Forecasting the weather is both a science and an art. A great meteorologist needs to have skills in weather pattern recognition, be skilled at deciphering interactions of many variables (3-D view of the atmosphere), and have a strong will to learn from forecast failures.
Attempting to forecast financial hurricanes are equally complex, if not more challenging. In fact, many say that it's not worth trying.
While identifying recessions may not be as adrenaline-inducing as the deliberate pursuit of an actual tornado, the act of evacuating from the path of a financial hurricane can save money and save lives.
We continue to watch the data to assess risk in the financial markets.
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Since the days of Alan Greenspan dating back to 1987, the stock market has become reliant on the so-called “Fed Put” where the Fed would step in to provide a stock market floor after a 20% decline. Greenspan started a Fed policy of being very proactive in halting excessive stock market declines, acting as a form of insurance policy against downside risk. This became known as the Greenspan Put or the Fed Put. However, the current market scenario is drastically different.
The Fed Put is on hold
While the Fed Put is probably not dead, it is likely on hold and not available to the Fed right now. This is a notable risk for the stock market.
Since 1987, the Fed hasn't had to worry about inflation. Besides two brief flare ups in 1990 and 2008, inflation has been extremely tame so the Fed could easily cut rates or buy bonds to provide liquidity to financial markets. However, current inflation is running above 8% and even if it peaked in the 1st quarter, it will likely remain elevated in the 4-5% range through the rest of 2022.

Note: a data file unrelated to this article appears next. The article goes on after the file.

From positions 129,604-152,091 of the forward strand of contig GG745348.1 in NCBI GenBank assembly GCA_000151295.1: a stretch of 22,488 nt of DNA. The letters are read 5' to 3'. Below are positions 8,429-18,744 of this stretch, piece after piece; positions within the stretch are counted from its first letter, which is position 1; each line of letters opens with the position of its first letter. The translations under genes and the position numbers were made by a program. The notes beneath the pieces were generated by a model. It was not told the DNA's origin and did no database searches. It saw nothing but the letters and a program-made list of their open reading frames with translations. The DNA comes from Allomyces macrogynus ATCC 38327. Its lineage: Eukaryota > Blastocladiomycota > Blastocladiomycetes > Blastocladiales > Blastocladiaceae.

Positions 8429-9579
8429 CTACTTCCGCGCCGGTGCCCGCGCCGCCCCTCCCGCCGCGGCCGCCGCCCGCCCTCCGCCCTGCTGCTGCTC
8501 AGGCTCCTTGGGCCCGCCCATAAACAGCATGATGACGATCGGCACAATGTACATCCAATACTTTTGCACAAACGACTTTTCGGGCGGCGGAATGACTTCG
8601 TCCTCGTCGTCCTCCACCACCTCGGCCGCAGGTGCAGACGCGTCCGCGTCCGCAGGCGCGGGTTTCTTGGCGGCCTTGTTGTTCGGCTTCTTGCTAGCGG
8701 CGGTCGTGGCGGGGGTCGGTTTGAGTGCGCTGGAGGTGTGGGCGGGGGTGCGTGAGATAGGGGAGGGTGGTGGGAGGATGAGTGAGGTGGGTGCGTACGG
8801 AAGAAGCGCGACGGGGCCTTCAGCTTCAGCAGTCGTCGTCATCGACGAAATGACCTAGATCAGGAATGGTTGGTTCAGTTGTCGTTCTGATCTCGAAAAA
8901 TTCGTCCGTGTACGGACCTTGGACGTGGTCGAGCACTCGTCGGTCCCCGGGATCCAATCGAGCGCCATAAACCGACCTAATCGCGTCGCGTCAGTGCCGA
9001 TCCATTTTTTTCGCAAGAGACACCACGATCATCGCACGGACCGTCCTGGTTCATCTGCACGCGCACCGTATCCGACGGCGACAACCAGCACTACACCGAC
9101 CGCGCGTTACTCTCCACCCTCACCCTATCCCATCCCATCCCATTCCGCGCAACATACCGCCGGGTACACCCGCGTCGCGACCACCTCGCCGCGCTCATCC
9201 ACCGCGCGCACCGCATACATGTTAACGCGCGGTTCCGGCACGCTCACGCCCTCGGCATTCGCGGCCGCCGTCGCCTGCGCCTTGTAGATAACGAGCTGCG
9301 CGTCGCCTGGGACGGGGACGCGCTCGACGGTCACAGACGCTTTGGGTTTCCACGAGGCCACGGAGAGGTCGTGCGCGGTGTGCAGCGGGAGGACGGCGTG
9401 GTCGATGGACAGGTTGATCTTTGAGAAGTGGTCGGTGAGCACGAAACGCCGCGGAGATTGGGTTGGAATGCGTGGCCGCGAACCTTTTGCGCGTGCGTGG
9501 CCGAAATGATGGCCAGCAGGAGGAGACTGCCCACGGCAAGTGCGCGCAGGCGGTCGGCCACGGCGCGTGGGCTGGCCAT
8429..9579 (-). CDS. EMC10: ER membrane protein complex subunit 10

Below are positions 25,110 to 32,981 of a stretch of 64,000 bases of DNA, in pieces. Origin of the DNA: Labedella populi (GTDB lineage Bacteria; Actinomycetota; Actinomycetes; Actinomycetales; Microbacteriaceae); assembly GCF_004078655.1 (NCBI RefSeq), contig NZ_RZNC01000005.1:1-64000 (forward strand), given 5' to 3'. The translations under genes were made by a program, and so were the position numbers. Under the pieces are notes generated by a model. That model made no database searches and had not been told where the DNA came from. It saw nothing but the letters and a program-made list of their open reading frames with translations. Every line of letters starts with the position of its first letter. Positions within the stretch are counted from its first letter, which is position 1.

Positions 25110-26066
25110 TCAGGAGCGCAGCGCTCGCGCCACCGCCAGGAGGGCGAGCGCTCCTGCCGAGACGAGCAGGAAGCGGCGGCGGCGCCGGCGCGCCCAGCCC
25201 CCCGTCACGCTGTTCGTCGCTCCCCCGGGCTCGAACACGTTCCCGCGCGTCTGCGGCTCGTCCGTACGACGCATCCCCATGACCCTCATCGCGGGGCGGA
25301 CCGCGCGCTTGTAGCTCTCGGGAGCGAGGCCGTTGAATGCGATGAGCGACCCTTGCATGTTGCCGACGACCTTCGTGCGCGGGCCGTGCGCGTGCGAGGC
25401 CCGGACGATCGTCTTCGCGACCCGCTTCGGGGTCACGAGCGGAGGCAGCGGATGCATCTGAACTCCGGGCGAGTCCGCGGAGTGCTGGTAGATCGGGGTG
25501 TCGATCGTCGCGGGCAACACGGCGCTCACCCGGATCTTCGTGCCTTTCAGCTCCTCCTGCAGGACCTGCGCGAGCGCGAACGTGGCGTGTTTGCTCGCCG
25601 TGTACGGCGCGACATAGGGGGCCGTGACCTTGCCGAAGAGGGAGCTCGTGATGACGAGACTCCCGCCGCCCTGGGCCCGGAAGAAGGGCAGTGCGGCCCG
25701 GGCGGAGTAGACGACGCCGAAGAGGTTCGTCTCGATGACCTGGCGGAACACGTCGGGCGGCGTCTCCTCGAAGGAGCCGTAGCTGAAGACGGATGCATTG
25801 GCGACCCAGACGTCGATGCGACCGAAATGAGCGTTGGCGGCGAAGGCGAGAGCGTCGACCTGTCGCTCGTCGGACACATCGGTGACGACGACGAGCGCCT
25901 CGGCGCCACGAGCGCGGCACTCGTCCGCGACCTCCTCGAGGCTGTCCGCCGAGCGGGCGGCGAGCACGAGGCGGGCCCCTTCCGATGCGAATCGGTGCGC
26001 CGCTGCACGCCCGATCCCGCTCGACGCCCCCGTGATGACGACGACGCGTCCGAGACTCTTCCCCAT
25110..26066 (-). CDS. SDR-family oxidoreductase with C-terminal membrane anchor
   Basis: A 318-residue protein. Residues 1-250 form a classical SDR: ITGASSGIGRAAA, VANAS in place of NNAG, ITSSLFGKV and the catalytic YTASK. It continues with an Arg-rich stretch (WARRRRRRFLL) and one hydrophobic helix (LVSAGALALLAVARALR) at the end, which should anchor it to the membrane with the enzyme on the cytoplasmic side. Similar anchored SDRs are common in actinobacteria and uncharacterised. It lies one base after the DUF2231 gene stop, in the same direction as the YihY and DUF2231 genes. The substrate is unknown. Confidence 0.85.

The Fed is Trapped
With inflation running hot, the Fed is unlikely to step in to provide support if the S&P 500 enters bear market territory or a 20% decline. The Nasdaq and Russell 2000 (small caps) already entered bear markets from their November market peaks.
Here is a clip from our quarterly conference for clients on April 6, 2022:
If the Fed does provide their typical Fed Put in a market decline, then they risk adding gas to the inflation fire. This spells big trouble to financial markets and could result in a bear market with significant downside risks.
There are times to be aggressive and times to protect. We firmly believe that the current environment is one in which to protect assets from rising risks.
Do you think the Fed can protect markets from downside risk?
Feature image from Unsplash
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